Currently, only 30 of the 133 legally-regulated cultivation sites - that’s just over 20% - are situated in BC, as compared to 68 established in Ontario. Of the 76 sites with a sales licence, only 25% of them are based in BC. And of the 588 applicants in the ACMPR licensing pipeline in August 2018, 173 were from BC; a further 198 from Ontario, 76 from Alberta and 69 from Quebec.
With legalization, BC producers will for the first time experience real competition from cannabis from beyond the province: of the LDB’s initial supply agreements, less than half are with producers based solely in BC. Across the other provinces too, supply agreements are similarly dominated by firms with headquarters and cultivation sites in Ontario.
The proportion of BC-based producers is likely to increase with the take-up of micro-licenses; however, applications only opened on October 17th and follow an approval process of several months. Until they are approved, would-be microgrowers are precluded from the legal market, while larger, well-funded firms can compete for market share in the early days of legalization.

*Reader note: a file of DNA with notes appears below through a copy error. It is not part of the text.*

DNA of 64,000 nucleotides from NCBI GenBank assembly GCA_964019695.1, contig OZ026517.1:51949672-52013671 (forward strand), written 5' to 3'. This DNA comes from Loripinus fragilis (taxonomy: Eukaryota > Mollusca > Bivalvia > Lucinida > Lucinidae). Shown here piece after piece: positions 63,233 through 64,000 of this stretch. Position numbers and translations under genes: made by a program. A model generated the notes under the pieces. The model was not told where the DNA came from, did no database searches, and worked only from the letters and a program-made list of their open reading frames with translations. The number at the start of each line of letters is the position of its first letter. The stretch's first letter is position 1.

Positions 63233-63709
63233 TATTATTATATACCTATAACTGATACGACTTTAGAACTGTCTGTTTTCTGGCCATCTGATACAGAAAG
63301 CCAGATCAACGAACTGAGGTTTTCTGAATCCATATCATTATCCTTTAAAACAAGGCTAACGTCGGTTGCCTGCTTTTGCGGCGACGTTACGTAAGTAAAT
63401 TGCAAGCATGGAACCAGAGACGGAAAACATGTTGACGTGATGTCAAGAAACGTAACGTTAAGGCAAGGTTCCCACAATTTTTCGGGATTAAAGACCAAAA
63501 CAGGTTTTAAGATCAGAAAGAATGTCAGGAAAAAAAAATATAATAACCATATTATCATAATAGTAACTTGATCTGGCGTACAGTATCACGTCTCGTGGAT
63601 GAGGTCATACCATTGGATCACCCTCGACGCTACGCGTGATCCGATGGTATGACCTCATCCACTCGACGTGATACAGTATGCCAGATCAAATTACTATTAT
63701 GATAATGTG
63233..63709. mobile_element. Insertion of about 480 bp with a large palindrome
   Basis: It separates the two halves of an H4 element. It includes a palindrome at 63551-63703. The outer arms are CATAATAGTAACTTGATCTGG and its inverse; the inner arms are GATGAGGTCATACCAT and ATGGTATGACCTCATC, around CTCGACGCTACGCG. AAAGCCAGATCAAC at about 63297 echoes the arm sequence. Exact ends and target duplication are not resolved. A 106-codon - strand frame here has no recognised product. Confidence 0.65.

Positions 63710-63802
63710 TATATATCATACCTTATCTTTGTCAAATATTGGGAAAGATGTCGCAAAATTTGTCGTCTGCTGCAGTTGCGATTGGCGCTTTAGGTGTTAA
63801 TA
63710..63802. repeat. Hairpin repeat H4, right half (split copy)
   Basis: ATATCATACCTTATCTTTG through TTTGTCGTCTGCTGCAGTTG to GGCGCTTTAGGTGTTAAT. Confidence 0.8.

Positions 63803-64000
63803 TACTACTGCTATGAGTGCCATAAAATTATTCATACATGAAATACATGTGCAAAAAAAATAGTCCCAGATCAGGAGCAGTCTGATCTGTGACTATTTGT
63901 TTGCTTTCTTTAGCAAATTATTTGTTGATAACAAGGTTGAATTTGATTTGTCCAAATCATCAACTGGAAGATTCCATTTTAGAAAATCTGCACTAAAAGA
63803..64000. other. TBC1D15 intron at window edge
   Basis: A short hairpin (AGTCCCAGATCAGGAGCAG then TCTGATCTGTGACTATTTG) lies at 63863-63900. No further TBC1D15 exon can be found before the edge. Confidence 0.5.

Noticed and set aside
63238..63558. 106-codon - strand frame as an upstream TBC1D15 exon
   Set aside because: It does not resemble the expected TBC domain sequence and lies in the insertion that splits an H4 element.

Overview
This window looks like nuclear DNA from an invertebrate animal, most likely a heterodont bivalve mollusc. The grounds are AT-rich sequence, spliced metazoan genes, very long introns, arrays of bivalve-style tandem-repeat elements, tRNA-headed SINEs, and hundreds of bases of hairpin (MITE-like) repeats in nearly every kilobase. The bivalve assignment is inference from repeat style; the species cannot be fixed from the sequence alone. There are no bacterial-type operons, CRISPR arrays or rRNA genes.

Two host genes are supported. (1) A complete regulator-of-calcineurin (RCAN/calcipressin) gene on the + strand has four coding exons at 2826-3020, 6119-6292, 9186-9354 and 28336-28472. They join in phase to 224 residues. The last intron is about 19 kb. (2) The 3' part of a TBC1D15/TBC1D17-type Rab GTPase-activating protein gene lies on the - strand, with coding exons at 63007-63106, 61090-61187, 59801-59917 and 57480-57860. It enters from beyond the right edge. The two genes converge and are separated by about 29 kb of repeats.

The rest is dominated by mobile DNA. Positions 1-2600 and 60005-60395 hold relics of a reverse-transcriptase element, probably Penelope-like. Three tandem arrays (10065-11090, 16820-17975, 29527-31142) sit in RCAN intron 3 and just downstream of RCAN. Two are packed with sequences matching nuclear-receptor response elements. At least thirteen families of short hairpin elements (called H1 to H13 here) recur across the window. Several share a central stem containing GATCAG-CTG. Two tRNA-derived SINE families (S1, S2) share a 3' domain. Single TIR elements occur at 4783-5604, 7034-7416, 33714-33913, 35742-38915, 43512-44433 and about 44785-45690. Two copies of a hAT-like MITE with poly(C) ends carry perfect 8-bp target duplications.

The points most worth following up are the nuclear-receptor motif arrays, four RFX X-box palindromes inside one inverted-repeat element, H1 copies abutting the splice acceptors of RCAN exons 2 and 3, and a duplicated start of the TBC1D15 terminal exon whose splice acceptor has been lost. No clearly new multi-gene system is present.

BC producers should in no way shy away from or expect to be protected from inter-provincial competition: if BC bud is as good as its proponents claim then the quality of product should speak for itself.
But Canada’s new legal framework is not a free market, and does not look to replicate the black market system that many are used to. The barriers to success are significantly higher, but if BC producers don’t seek to engage in this legal market then BC bud will lose its crown, or else be known as a black-market blight on an otherwise legitimizing industry.
(Don’t) Shake yo' Tail Feathers
Federal regulations impose stringent restrictions on the promotion and packaging of legal cannabis, including plain packaging with mandatory labelling and warnings, and little scope to differentiate between products and producers. These restrictions apply universally to LPs, but are arguably particularly detrimental to cultivators with a niche or unique offering (such as sungrown or organic cannabis), or a distinct story to craft.